Astronauts: Women on the Final Frontier

by Jim Ottaviani (Author) Maris Wicks (Illustrator)

Astronauts: Women on the Final Frontier
Reading Level: 4th – 5th Grade

In the graphic novel Astronauts: Women on the Final Frontier, Jim Ottaviani and illustrator Maris Wicks capture the great humor and incredible drive of Mary Cleave, Valentina Tereshkova, and the first women in space.

The U.S. may have put the first man on the moon, but it was the Soviet space program that made Valentina Tereshkova the first woman in space. It took years to catch up, but soon NASA's first female astronauts were racing past milestones of their own. The trail-blazing women of Group 9, NASA's first mixed gender class, had the challenging task of convincing the powers that be that a woman's place is in space, but they discovered that NASA had plenty to learn about how to make space travel possible for everyone.

Kirkus Reviews

Starred Review
Exhilarating--as well as hilarious, enraging, or both at once depending on the reader. 

School Library Journal

Gr 4-7--Focusing on the space race through the eyes of the women who made it possible, Ottaviani and Wicks, the creative team behind Primates, return with another accurate, informative, people-focused historical account. Narrator Mary Cleave, a former American astronaut, introduces readers to influential women such as Valentina Tereshkova, the first woman in space; engineer Dottie Lee, who worked on the Apollo space shield; and aviator Jerrie Cobb, who, as part of the Mercury 13, endured the same physiological and psychological evaluation as astronauts aboard the Mercury Seven. The nonlinear storytelling can be challenging at times, as the plot leaps across years and countries with minimal flagging for the reader. The clever use of a faux Cyrillic font, however, makes it easy to tell when characters are Russian. The artwork is cartoonish and appealing. Though the book includes details that make the subject accessible (one scene discusses the number of tampons needed by female astronauts), technical complexity is never oversimplified. Readers will be intrigued and inspired to dive into further research to understand some of the jargon and learn more about the women profiled here. VERDICT Fans of Ottaviani's T-Minus: The Race to the Moon, as well as those interested in science or space travel, will eagerly gravitate to this title. A stellar addition to all collections.--Tammy Ivins, University of North Carolina at Wilmington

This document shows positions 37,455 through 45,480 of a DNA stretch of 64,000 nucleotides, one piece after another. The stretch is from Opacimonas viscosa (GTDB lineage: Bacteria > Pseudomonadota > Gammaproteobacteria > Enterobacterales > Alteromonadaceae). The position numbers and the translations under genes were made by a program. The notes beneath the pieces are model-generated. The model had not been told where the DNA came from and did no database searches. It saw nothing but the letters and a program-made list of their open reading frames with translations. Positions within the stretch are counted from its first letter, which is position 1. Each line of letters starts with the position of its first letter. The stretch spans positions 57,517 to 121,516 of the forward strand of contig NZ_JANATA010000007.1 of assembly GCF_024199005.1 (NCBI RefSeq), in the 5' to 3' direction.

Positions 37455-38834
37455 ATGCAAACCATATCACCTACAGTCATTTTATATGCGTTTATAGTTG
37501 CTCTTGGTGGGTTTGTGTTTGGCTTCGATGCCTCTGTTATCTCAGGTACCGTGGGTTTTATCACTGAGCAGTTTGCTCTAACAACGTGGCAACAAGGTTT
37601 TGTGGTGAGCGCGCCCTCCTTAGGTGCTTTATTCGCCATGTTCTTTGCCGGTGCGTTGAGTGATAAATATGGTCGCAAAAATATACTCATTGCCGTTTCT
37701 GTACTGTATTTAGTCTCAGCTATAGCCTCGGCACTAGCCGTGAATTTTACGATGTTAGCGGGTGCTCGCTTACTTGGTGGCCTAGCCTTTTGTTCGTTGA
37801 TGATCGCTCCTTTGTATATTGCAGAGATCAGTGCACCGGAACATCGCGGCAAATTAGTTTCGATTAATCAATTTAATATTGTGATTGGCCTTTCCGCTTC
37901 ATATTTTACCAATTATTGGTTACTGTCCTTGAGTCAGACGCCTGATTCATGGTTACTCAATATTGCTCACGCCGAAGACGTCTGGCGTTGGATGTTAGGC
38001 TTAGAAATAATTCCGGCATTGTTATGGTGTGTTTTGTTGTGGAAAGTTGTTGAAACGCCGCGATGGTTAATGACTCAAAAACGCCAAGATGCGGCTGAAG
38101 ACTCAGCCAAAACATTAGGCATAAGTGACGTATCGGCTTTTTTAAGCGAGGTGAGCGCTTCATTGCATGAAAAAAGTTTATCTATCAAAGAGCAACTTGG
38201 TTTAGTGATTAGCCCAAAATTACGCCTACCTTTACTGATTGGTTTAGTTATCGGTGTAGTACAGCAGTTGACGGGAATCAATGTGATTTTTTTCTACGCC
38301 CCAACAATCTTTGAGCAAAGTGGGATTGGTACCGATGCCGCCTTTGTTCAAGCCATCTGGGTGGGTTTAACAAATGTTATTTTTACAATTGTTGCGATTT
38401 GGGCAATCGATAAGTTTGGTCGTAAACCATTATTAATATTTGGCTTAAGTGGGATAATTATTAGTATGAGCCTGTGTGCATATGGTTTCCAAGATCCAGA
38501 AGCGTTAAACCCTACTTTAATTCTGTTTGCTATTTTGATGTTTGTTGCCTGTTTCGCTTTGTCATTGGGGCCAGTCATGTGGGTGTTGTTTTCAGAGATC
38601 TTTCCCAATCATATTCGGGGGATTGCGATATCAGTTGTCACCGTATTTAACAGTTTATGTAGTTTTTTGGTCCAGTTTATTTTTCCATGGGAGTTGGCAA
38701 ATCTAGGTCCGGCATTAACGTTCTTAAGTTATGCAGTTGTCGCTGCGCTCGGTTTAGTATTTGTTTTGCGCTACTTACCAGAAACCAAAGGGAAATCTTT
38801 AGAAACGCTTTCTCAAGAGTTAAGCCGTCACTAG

Copyright 2020 School Library Journal, LLC Used with permission.

Publisher's Weekly

Starred Review

Following on the heels of the first all-female spacewalk in October 2019 comes a timely graphic novel from the pair behind Primates. This latest offering examines the hurdles, triumphs, politics, and prejudices surrounding the first women astronauts. Lively cartoon panels depict multiple stories, from the Mercury 13 and Women in Space Program, which dead-ends amid the U.S. race; to Soviet cosmonaut Valentina Tereshkova's milestone flight as the first female in space; and, finally, to the recruitment and training of American women astronauts, including Sally Ride, in the 1970s. Tying all of these stories together is the narrative voice, that of former U.S. astronaut Mary Cleave, whom the authors interviewed extensively. Her NASA training and two space shuttle missions are the focus of the book's second half, and her character's colloquial storytelling, humorous observations, and asides are highlights. Wicks and Ottaviani skillfully capture Cleave's infectious enthusiasm up to the last page. Ages 9-13. 

Copyright 2020 Publishers Weekly, LLC Used with permission


Starred Review
Gobs of humor, lively artwork, and tidy explanations of the science make this a standout among the vast field of books about the U.S. space program.

Review quotes

With plenty of eye-rolling takes on male-designed spacecraft faux pas and enthusiastic crew reveling in flight adventures, Ottaviani and Wicks drive home the message that it's all about teamwork, and no team can function without diverse members.—The Bulletin of the Center for Children's Books

Jim Ottaviani

Jim Ottaviani began writing graphic novels about scientists in 1997. They include The Imitation Game, Primates, Feynman, and Hawking. His books are New York Times bestsellers, have been translated into over a dozen languages, and have received praise from publications ranging from Nature and Physics World to Entertainment Weekly and Variety.

Maris Wicks lives in sunny Somerville, Massachusetts. She is the author behind Human Body Theater, as well as the illustrator of New York Times-bestselling Primates, with Jim Ottaviani. When she's not making comics, Wicks works as a program educator at the New England Aquarium.

Lexile Measure
Guided Reading Level
First Second
Publication date
February 20, 2020
BISAC categories
JNF007090 - Juvenile Nonfiction | Biography & Autobiography | Science & Technology
JNF007120 - Juvenile Nonfiction | Biography & Autobiography | Women
JNF051010 - Juvenile Nonfiction | Technology | Aeronautics, Astronautics & Space Science
JNF023000 - Juvenile Nonfiction | Girls & Women
JNF062010 - Juvenile Nonfiction | Comics & Graphic Novels | Biography
Library of Congress categories
United States
Comics (Graphic works)
Historical comics
Women astronauts
Space flight
Little Maverick Reading List
Selection 2021

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